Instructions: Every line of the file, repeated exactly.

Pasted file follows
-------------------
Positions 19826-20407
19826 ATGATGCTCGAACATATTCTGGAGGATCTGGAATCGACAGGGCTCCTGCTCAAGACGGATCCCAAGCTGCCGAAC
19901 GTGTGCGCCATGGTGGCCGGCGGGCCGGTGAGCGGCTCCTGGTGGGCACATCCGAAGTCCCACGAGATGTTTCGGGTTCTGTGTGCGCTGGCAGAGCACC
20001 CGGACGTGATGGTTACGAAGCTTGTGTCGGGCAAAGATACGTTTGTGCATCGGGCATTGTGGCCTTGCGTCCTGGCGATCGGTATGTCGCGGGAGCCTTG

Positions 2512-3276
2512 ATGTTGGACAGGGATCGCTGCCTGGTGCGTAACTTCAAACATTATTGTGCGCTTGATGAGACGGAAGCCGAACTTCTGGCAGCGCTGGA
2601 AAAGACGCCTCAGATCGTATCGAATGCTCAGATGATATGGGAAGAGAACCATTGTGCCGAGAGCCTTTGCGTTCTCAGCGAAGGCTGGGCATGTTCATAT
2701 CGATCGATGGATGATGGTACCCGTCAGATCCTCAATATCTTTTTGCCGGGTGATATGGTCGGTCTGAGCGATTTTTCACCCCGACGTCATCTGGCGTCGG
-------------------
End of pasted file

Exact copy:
Positions 19826-20407
19826 ATGATGCTCGAACATATTCTGGAGGATCTGGAATCGACAGGGCTCCTGCTCAAGACGGATCCCAAGCTGCCGAAC
19901 GTGTGCGCCATGGTGGCCGGCGGGCCGGTGAGCGGCTCCTGGTGGGCACATCCGAAGTCCCACGAGATGTTTCGGGTTCTGTGTGCGCTGGCAGAGCACC
20001 CGGACGTGATGGTTACGAAGCTTGTGTCGGGCAAAGATACGTTTGTGCATCGGGCATTGTGGCCTTGCGTCCTGGCGATCGGTATGTCGCGGGAGCCTTG

Positions 2512-3276
2512 ATGTTGGACAGGGATCGCTGCCTGGTGCGTAACTTCAAACATTATTGTGCGCTTGATGAGACGGAAGCCGAACTTCTGGCAGCGCTGGA
2601 AAAGACGCCTCAGATCGTATCGAATGCTCAGATGATATGGGAAGAGAACCATTGTGCCGAGAGCCTTTGCGTTCTCAGCGAAGGCTGGGCATGTTCATAT
2701 CGATCGATGGATGATGGTACCCGTCAGATCCTCAATATCTTTTTGCCGGGTGATATGGTCGGTCTGAGCGATTTTTCACCCCGACGTCATCTGGCGTCGG